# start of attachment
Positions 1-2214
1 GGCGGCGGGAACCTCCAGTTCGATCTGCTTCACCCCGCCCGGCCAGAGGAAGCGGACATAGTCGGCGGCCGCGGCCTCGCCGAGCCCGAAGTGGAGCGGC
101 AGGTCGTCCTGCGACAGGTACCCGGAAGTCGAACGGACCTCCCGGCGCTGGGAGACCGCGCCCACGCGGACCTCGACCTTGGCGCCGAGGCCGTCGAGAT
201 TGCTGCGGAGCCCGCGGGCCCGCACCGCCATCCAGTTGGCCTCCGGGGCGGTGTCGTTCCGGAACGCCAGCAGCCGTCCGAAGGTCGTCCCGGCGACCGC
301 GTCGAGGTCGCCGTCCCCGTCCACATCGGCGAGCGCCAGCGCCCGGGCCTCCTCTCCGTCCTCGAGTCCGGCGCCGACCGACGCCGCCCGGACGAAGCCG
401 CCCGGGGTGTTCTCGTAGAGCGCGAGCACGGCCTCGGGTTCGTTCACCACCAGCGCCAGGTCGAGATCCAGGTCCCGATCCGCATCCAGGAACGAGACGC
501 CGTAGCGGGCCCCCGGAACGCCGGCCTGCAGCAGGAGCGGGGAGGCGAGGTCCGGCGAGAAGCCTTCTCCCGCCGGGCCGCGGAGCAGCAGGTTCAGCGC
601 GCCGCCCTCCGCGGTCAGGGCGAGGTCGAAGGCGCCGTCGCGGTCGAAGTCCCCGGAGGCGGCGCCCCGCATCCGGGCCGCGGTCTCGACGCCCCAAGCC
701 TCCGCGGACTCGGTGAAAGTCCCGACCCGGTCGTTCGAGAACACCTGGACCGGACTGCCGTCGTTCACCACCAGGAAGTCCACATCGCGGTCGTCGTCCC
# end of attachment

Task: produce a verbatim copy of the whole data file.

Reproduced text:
Positions 1-2214
1 GGCGGCGGGAACCTCCAGTTCGATCTGCTTCACCCCGCCCGGCCAGAGGAAGCGGACATAGTCGGCGGCCGCGGCCTCGCCGAGCCCGAAGTGGAGCGGC
101 AGGTCGTCCTGCGACAGGTACCCGGAAGTCGAACGGACCTCCCGGCGCTGGGAGACCGCGCCCACGCGGACCTCGACCTTGGCGCCGAGGCCGTCGAGAT
201 TGCTGCGGAGCCCGCGGGCCCGCACCGCCATCCAGTTGGCCTCCGGGGCGGTGTCGTTCCGGAACGCCAGCAGCCGTCCGAAGGTCGTCCCGGCGACCGC
301 GTCGAGGTCGCCGTCCCCGTCCACATCGGCGAGCGCCAGCGCCCGGGCCTCCTCTCCGTCCTCGAGTCCGGCGCCGACCGACGCCGCCCGGACGAAGCCG
401 CCCGGGGTGTTCTCGTAGAGCGCGAGCACGGCCTCGGGTTCGTTCACCACCAGCGCCAGGTCGAGATCCAGGTCCCGATCCGCATCCAGGAACGAGACGC
501 CGTAGCGGGCCCCCGGAACGCCGGCCTGCAGCAGGAGCGGGGAGGCGAGGTCCGGCGAGAAGCCTTCTCCCGCCGGGCCGCGGAGCAGCAGGTTCAGCGC
601 GCCGCCCTCCGCGGTCAGGGCGAGGTCGAAGGCGCCGTCGCGGTCGAAGTCCCCGGAGGCGGCGCCCCGCATCCGGGCCGCGGTCTCGACGCCCCAAGCC
701 TCCGCGGACTCGGTGAAAGTCCCGACCCGGTCGTTCGAGAACACCTGGACCGGACTGCCGTCGTTCACCACCAGGAAGTCCACATCGCGGTCGTCGTCCC